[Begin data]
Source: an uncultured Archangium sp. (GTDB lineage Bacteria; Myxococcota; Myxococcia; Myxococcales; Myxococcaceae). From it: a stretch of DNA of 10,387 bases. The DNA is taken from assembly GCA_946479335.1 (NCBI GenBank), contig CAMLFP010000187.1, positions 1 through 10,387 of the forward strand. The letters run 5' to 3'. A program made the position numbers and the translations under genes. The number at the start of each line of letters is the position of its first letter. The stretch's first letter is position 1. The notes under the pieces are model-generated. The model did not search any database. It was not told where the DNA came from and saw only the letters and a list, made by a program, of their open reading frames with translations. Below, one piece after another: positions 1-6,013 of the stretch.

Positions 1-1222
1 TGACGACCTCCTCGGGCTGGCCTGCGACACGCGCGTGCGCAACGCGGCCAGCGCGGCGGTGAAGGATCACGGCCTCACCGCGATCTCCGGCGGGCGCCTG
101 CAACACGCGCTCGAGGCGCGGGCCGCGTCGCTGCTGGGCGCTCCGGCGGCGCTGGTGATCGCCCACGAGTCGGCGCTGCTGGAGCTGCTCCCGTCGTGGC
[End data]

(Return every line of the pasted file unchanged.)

Source: an uncultured Archangium sp. (GTDB lineage Bacteria; Myxococcota; Myxococcia; Myxococcales; Myxococcaceae). From it: a stretch of DNA of 10,387 bases. The DNA is taken from assembly GCA_946479335.1 (NCBI GenBank), contig CAMLFP010000187.1, positions 1 through 10,387 of the forward strand. The letters run 5' to 3'. A program made the position numbers and the translations under genes. The number at the start of each line of letters is the position of its first letter. The stretch's first letter is position 1. The notes under the pieces are model-generated. The model did not search any database. It was not told where the DNA came from and saw only the letters and a list, made by a program, of their open reading frames with translations. Below, one piece after another: positions 1-6,013 of the stretch.

Positions 1-1222
1 TGACGACCTCCTCGGGCTGGCCTGCGACACGCGCGTGCGCAACGCGGCCAGCGCGGCGGTGAAGGATCACGGCCTCACCGCGATCTCCGGCGGGCGCCTG
101 CAACACGCGCTCGAGGCGCGGGCCGCGTCGCTGCTGGGCGCTCCGGCGGCGCTGGTGATCGCCCACGAGTCGGCGCTGCTGGAGCTGCTCCCGTCGTGGC